Milestones: Friday, October 13, 2023
FIRST CALLED ‘THE PRESIDENTIAL PALACE’ — THE CORNERSTONE FOR THE WHITE HOUSE, THE PRESIDENT’S 1600 PENNSYLVANIA AVENUE RESIDENCE, was laid on Oct. 13, 1792, and was part of the planning for an “innovative” national capital. When constructed, what was first called the “presidential palace” was three stories high and had more than 100 rooms. John Adams, the second president of the United States, and his family were the first occupants; the complex did not receive the “White House” name until a decade after its construction. British troops burned the White House during the War of 1812, but after its reconstruction and refurbishment, it again had inhabitants by 1817.
The design for the government “District of Columbia” was the mastermind of architect and engineer Pierre (Peter) Charles L’Enfant and the McMillan Commission, according to the DC Preservation League’s website.
A PASSION FOR FLYING — JESSE LEROY BROWN, BORN Oct. 13, 1926 at Hattiesburg, Mississippi, was the first African American naval aviator and also the first Black naval officer to lose his life in combat, when he was shot down over Korea. A trip to an airshow with his father sparked young Jesse’s passion for flying. A good student, he excelled in mathematics and studied architectural engineering at Ohio State University. Enrolling at a Naval Air Station (partly to pay his way through school), Brown encountered several obstacles, including from racists trying to sabotage his training, but completed his training on Oct. 21, 1948 — 75 years ago this month. Brown flew combat missions, helping Marines out of encirclements, doing so in treacherous winter weather. During one mission, his plane was hit and he was trapped, while his wingman and comrade Thomas J. Hudner persistently tried in vain to rescue him from the aircraft.
Brown was posthumously awarded the Distinguished Flying Cross, Purple Heart and Air Medal. The USS Jesse L. Brown was launched as the first ship named in honor of a Black naval officer.
MOLLY PITCHER — MARY LUDWIG HAYS MCCAULEY, BORN Oct. 13, 1754, was nicknamed “Molly Pitcher,” for her role in the Continental Army, that of a water carrier. During the Battle of Monmouth (June 28, 1778), Molly was said to have distinguished herself by taking over for her wounded husband, William, loading and firing a cannon for him. General George Washington issued her a warrant as a non-commissioned officer, and she became known as “Sergeant Molly.”
Other sources, however, say that “Molly Pitcher” is a metaphor for women who have acted heroically in times of battle or crisis, and have ascribed the moniker to Margaret Corbin, the wife of another artilleryman, John Corbin, in the Continental Army in Philadelphia. When John Corbin was killed in action, she fired the cannon in his place until incurring an arm injury. She was awarded an annual pension of $50.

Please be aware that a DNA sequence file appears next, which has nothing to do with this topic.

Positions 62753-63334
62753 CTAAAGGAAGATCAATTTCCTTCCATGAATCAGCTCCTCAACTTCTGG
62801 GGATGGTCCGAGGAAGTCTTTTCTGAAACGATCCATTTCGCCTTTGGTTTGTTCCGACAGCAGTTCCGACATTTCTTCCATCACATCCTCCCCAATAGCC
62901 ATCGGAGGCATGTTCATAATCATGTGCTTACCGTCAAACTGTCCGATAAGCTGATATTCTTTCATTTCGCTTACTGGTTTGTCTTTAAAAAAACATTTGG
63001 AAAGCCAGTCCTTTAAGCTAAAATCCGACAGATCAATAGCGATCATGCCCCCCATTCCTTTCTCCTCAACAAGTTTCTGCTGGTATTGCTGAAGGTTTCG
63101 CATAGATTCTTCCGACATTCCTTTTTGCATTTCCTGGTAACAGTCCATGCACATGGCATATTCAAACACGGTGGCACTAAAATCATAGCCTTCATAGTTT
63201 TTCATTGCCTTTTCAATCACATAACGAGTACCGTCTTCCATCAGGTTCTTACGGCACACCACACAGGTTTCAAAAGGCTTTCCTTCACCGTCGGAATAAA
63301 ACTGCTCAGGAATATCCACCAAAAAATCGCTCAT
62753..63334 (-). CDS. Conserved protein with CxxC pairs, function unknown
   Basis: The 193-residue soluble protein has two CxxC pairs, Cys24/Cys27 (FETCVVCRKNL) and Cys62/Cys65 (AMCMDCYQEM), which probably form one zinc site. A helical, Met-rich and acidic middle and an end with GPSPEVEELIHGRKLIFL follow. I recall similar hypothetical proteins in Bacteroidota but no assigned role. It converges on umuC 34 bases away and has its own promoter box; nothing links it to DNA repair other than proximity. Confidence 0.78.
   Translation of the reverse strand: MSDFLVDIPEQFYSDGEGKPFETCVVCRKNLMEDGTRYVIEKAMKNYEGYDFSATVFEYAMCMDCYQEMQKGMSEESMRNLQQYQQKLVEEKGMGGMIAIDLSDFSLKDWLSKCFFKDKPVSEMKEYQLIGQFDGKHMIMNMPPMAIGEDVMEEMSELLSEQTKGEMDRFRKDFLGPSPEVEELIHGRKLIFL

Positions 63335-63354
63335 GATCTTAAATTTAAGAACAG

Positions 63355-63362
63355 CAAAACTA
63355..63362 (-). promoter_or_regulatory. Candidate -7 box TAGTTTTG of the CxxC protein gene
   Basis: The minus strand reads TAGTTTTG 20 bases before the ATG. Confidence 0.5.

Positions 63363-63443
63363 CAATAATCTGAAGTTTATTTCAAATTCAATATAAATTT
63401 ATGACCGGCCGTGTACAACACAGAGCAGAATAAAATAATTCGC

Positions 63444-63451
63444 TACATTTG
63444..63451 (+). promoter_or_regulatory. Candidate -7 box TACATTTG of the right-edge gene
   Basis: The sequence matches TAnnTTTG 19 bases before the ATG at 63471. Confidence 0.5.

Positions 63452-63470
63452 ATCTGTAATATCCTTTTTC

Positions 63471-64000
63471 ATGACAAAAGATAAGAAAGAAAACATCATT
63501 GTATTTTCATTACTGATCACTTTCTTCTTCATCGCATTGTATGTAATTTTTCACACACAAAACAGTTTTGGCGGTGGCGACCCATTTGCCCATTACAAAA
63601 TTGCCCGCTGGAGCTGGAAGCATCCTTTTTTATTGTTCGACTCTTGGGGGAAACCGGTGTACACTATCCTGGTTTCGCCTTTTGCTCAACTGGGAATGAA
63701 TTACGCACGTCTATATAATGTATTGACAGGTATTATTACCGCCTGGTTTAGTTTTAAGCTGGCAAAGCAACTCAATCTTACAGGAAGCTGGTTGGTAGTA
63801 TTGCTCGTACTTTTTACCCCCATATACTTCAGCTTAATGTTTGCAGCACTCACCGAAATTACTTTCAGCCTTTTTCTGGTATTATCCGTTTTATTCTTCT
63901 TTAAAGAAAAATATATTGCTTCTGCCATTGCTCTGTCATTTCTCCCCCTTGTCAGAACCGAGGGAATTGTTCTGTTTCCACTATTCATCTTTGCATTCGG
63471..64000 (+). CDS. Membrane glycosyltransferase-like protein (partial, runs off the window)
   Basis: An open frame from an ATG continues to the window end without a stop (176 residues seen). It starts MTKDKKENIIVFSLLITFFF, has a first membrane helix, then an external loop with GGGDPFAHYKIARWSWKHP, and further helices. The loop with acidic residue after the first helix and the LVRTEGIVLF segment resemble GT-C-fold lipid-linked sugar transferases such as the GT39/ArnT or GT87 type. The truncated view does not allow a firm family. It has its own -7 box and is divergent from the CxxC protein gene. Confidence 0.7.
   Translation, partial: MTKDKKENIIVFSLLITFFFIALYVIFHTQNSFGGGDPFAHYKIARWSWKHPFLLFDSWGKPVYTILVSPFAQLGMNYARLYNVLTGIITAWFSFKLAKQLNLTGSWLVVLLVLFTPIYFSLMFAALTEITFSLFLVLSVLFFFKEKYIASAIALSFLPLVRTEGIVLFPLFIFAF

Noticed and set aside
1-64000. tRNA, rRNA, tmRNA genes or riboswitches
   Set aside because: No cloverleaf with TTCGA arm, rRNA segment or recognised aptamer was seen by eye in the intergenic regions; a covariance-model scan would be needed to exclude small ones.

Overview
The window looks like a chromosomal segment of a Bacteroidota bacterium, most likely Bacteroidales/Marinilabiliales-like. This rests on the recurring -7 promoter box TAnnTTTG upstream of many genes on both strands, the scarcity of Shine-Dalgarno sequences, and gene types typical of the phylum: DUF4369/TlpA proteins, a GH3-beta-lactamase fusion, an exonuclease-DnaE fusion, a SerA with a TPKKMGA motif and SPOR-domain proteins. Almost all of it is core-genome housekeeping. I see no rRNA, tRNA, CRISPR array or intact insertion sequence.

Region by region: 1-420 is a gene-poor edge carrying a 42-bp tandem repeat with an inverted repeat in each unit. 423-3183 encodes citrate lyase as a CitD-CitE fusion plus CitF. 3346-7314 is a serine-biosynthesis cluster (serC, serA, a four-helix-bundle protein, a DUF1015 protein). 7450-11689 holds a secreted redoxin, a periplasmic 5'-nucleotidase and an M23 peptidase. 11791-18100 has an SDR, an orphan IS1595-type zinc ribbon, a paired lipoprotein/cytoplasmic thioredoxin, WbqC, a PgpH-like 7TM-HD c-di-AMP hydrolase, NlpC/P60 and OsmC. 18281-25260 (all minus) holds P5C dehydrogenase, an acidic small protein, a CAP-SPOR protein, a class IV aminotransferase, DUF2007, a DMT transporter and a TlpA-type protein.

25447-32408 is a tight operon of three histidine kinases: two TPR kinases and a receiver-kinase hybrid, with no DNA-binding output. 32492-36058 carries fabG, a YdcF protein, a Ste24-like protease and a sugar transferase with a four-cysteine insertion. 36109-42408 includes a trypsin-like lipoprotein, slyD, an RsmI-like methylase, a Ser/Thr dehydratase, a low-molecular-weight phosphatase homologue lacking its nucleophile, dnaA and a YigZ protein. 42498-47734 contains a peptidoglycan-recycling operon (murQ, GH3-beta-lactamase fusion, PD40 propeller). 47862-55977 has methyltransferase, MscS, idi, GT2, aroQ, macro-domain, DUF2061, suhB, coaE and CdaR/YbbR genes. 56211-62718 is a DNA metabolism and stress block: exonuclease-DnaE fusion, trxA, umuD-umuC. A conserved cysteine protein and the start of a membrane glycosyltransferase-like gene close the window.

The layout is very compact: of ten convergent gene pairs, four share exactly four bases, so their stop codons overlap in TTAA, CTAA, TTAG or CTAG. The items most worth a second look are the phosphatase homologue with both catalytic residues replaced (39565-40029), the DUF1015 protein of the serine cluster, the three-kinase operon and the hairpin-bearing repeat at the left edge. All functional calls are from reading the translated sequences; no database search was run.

GOOD KING EDWARD — OCTOBER 13 IS OBSERVED AS THE FEAST DAY OF AN 11TH CENTURY KING WHO WAS LATER CANONIZED AS ST. EDWARD, THE CONFESSOR. King of England from 1042-1066 — the year that William the Conqueror invaded Normandy — Edward the Confessor was an Anglo-Saxon monarch and considered to be the last ruler of the House of Wessex. He reigned 24 years before the Battle of Hastings. Some historians regard Edward the Confessor as a pious, unworldly man; however, others chronicle him as a capable and resourceful sovereign — and definitely not “unworldly,” as he could be ruthless.
Pope Alexander III canonized Edward the Confessor in 1161. His October 13 feast day is observed in both the Roman Catholic and Church of England liturgical calendars.
BROOKLYN-BORN ‘SECOND GENT’ — DOUGLAS CRAIG EMHOFF (birthdate October 13, 1964) is an American lawyer who is the second gentleman of the United States, married to Kamala Harris, the first woman vice president of the United States. He has made history also as the first Jewish spouse of either a president or vice president. An entertainment lawyer earlier in his career, Emhoff is a distinguished visitor from practice at Georgetown University Law Center, and a distinguished fellow of Georgetown Law’s Institute for Technology Law and Policy, according to the university’s website, and has taught courses such as “Entertainment Law Disputes.”
Emhoff and his parents lived at 1480 Ocean Ave., near Avenue J, in Midwood until he was about five years old, according to Curbed and BKLYNER.
OLDEST MAN IN SPACE — WILLIAM SHATNER, WHO PLAYED THE SWASHBUCKLING CAPTAIN JAMES T. KIRK ON STAR TREK-THE ORIGINAL SERIES, made it into “Space, the final frontier” — this time in real life, at age 90, on Oct. 13, 2021. Blue Origin, the suborbital spaceflight services company that Amazon owner Jeff Bezos founded, invited Shatner aboard the NS-18 (New Shepard), where the Star Trek actor was one of four space tourists for the 10-minute voyage. Said an emotional Shatner, “Everybody in the world needs to see this.” Shatner thus became the oldest man in space in the real world; although in the Star Trek universe, that honor went to his longtime chief medical officer, Dr. Leonard (Bones) McCoy, who was 120 years old when he first met Lt. Commander Data during a tour of the 24th-century Enterprise.
Shatner wrote in his memoir, “Boldly Go: Reflections on a Life of Awe and Wonder,” that he felt anxious when the space-flight day arrived, even though he had participated in numerous preparatory simulations and training courses with fellow voyagers: Glen de Vries, a tech mogul; Audrey Powers, Blue Origin’s vice president; and Chris Boshuizen, a former NASA engineer.
See previous milestones, here.
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